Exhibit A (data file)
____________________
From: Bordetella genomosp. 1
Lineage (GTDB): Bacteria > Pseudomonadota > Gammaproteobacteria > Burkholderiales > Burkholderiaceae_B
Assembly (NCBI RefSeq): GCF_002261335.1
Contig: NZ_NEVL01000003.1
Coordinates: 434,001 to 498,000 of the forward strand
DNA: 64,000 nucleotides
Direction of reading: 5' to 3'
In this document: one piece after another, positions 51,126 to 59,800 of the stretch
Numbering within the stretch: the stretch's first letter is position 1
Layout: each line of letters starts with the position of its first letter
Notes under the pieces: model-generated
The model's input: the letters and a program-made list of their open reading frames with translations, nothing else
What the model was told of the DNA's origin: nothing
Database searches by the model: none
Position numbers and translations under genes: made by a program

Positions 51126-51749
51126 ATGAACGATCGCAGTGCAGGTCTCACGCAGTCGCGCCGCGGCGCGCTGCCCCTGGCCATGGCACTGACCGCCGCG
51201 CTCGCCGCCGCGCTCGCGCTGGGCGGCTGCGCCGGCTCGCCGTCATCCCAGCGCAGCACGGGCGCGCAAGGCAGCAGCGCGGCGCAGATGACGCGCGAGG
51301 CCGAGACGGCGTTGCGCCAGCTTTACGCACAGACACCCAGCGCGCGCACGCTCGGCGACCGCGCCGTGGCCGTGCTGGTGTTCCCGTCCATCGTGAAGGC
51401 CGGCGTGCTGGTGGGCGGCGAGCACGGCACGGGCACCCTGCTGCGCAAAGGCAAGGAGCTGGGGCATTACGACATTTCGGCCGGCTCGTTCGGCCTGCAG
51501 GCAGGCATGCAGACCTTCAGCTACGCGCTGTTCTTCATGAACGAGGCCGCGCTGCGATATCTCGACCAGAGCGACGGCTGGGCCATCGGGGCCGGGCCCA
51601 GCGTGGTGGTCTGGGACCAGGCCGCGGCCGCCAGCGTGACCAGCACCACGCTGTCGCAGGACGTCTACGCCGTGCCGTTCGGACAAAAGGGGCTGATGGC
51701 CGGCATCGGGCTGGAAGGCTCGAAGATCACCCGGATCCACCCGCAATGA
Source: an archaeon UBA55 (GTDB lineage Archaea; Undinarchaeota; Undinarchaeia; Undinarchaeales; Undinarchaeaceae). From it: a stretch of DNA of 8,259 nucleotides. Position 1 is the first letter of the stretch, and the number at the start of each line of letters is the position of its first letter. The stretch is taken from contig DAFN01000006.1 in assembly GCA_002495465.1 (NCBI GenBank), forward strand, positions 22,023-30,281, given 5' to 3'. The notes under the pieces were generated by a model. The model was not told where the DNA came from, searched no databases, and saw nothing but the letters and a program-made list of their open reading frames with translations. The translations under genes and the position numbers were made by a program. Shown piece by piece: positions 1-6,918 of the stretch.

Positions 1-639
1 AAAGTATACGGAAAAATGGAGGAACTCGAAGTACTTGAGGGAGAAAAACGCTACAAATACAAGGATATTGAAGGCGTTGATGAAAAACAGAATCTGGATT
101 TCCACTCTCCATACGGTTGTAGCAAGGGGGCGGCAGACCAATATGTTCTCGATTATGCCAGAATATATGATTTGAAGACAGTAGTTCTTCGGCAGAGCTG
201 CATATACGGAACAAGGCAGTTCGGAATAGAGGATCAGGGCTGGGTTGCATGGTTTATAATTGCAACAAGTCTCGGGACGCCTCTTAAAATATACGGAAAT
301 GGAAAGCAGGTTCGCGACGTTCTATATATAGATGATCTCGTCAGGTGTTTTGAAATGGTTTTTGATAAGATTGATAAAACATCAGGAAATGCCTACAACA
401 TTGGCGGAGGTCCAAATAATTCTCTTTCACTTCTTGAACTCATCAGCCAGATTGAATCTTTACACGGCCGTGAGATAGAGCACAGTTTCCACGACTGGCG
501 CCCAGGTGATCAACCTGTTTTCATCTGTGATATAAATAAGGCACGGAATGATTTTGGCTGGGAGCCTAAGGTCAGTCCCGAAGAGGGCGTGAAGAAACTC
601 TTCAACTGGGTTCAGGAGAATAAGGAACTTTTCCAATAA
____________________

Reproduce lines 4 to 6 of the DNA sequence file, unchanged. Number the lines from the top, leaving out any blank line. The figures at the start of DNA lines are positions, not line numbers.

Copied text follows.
Contig: NZ_NEVL01000003.1
Coordinates: 434,001 to 498,000 of the forward strand
DNA: 64,000 nucleotides